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The Red Sox used five lineups during the American League Championship Series. Only the top four spots — Mookie Betts, Andrew Benintendi, J.D. Martinez, and Xander Bogaerts — stayed the same.

Rick Porcello and Nathan Eovaldi were used as starters and in relief.

Matt Barnes, who pitched primarily in the eighth inning during the regular season, came into games in the fifth and sixth innings and twice in the seventh.

Craig Kimbrel faced 11 batters in a game for the first time in his career. Sandy Leon, the team’s slowest runner, pinch-ran twice.

When manager Alex Cora told his players to be ready for anything in the postseason, he meant it.


That the Red Sox sliced through the pressure and won seven of their nine playoffs games — outscoring the Yankees and Astros by 21 runs along the way — is a testament to the depth of talent on the roster, but also to the faith those players have in their manager.

As the Sox prepare to open the World Series on Tuesday night at Fenway Park, the organization is being richly rewarded for having made the right choice a year ago.

“Alex gets a feel of the clubhouse and always has an idea of what’s going on, how guys are feeling,” Martinez said. “Guys want to play for him. That’s led to all this success.”

That feeling, wanting to play for the manager, is what the Red Sox were seeking when they fired John Farrell after first-place finishes in 2016 and ’17. Even though Farrell won the World Series with an older team in 2013, management felt he grew too distant from the young talent that gradually flipped the roster starting a year later.

The 43-year-old Cora, who was hired a year ago Sunday, is not a players’ manager in the traditional sense of the term. He demands accountability for mistakes and expects the players to use the detailed scouting information provided them to prepare for games.


Christian Vazquez, who was signed to an extension in March, was benched in June for underperformance. Cora also was behind the surprise move to release Hanley Ramirez in May. That further opened the door for players such as Betts and Bogaerts to exert leadership.

So while Cora is comfortable pulling up a chair in the clubhouse or getting to know the players on a personal level, he also knows where the line is.

After first-round exits in 2016 and ’17, the players were eager for something new and the fit worked from the start of spring training.

“The biggest thing is nobody has an ego or a chip on their shoulder,” Porcello said. “We’ll all take the ball when called upon and play different roles to help us win. Whatever it takes. That’s kind of what we’ve doing all season.”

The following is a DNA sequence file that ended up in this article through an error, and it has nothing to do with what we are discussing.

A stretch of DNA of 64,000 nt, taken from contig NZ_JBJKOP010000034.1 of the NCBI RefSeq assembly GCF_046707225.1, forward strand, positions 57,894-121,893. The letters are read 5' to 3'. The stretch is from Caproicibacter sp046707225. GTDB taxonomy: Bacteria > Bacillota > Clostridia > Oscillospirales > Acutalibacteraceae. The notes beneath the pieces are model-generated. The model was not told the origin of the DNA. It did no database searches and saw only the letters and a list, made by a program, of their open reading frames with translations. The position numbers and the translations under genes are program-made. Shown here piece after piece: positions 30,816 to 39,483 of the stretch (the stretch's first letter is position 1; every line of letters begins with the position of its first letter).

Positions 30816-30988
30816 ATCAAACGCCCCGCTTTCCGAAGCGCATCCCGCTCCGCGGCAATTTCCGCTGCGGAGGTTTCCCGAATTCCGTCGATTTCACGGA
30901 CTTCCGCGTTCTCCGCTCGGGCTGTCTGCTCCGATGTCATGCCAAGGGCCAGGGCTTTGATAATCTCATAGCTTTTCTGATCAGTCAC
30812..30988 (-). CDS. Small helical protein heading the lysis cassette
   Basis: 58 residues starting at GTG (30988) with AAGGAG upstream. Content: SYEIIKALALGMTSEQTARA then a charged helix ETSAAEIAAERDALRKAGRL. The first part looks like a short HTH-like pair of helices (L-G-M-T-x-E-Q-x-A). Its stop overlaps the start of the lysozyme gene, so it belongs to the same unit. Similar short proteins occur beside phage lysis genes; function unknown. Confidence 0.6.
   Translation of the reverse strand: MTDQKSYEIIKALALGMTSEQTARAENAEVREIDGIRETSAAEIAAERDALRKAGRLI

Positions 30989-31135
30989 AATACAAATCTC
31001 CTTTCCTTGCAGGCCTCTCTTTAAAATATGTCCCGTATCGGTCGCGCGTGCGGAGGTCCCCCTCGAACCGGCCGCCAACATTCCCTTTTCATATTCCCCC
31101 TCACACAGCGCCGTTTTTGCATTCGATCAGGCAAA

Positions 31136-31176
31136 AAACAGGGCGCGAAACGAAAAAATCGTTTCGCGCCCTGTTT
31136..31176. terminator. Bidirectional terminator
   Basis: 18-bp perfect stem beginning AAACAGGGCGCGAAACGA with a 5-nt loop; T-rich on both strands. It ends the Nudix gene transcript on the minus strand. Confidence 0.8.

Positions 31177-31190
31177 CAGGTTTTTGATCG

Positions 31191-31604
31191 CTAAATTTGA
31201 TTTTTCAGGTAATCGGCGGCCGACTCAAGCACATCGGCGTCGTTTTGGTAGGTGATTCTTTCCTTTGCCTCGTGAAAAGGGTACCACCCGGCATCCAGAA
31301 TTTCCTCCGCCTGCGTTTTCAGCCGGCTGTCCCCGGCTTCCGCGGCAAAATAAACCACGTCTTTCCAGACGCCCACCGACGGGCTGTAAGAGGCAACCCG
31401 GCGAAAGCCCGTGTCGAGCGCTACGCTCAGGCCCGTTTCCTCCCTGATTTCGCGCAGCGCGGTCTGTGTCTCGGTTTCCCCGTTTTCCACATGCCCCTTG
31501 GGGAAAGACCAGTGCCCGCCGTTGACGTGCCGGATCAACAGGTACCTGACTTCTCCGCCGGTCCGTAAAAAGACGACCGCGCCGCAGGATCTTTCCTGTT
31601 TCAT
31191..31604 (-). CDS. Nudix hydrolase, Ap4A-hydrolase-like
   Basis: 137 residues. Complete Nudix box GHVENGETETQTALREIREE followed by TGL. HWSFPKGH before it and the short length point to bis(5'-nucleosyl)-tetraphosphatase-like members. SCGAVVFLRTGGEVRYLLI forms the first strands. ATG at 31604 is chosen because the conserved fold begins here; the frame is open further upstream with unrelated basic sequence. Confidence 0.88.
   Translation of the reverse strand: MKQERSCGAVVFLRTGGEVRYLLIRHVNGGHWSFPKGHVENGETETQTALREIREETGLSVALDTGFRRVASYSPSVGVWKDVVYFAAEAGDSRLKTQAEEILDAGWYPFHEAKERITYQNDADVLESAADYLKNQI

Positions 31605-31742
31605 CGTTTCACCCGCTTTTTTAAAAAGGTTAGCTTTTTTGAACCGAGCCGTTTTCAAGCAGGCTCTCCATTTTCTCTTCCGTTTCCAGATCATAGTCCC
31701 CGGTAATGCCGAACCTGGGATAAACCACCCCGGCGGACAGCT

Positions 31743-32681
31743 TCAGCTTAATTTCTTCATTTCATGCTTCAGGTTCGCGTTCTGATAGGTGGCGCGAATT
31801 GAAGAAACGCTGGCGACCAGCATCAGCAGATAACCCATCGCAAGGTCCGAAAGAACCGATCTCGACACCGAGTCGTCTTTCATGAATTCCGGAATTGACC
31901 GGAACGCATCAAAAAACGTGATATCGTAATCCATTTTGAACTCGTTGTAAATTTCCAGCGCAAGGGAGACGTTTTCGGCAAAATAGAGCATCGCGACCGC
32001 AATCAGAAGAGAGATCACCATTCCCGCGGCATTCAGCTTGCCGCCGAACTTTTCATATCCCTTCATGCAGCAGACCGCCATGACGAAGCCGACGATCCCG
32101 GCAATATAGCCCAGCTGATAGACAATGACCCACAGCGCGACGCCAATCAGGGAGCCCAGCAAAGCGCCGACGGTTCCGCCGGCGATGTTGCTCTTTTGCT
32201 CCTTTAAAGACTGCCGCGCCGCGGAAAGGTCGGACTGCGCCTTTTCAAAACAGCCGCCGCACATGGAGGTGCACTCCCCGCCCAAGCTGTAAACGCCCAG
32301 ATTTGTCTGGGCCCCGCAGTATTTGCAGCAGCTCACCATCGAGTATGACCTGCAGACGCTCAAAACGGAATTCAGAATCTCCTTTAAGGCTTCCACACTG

Barnes was left off the playoff roster in 2017, worn down after being overworked all season. He has appeared in seven of the nine postseason games this fall and allowed one run over 6⅓ innings.

“A.C.’s the best, he really is,” Barnes said. “He knows exactly what he’s doing and puts us in a position to succeed. It’s all working out great. He’s done the right thing all year long, he really has. It’s an honor to play for the guy and hopefully we can get four more wins.


“We started the season with one goal, winning a championship. We have a chance.”

That Kimbrel was able to close out Game 5 in Houston on Thursday was a product of Cora knowing when to trust one of his players, even if others had to wonder if it made sense.

Kimbrel had been hit hard in four previous game in the postseason, giving up five runs on six hits, five walks, and two hit batters. The closer needed 35 pitches for a two-inning save on Wednesday, narrowly avoiding disaster when Benintendi made a diving catch with the bases loaded to end the game.

“I went to him after the game [Wednesday] night and said thank you for sticking with me,” Kimbrel said. “That gave me a lot of confidence.”

Cora went right back to Kimbrel the next night with the pennant on the line and he struck out two of the four batters he faced before Benintendi tracked down a deep fly ball to end that game.

It was more than faith. Cora knew that Kimbrel had adjusted his delivery to stop tipping his slider to the hitters. The changes were helped along by a suggestion from former Sox reliever Eric Gagne, who played with Cora in 2007.

Once Cora saw the problem had been worked through, he went right back to Kimbrel.

“That meant a lot to me, it really did,” Kimbrel said.

Cora stayed on the outskirts of the clubhouse celebration after the Astros were eliminated, content to watch the players before going to look for his family.


He enjoyed watching all the reactions.

“We play in a city that sometimes winning is a relief, and we’re not doing that,” Cora said. “We really are enjoying the ride, the journey.”

Peter Abraham can be reached at peter.abraham@globe.com. Follow him on Twitter @peteabe.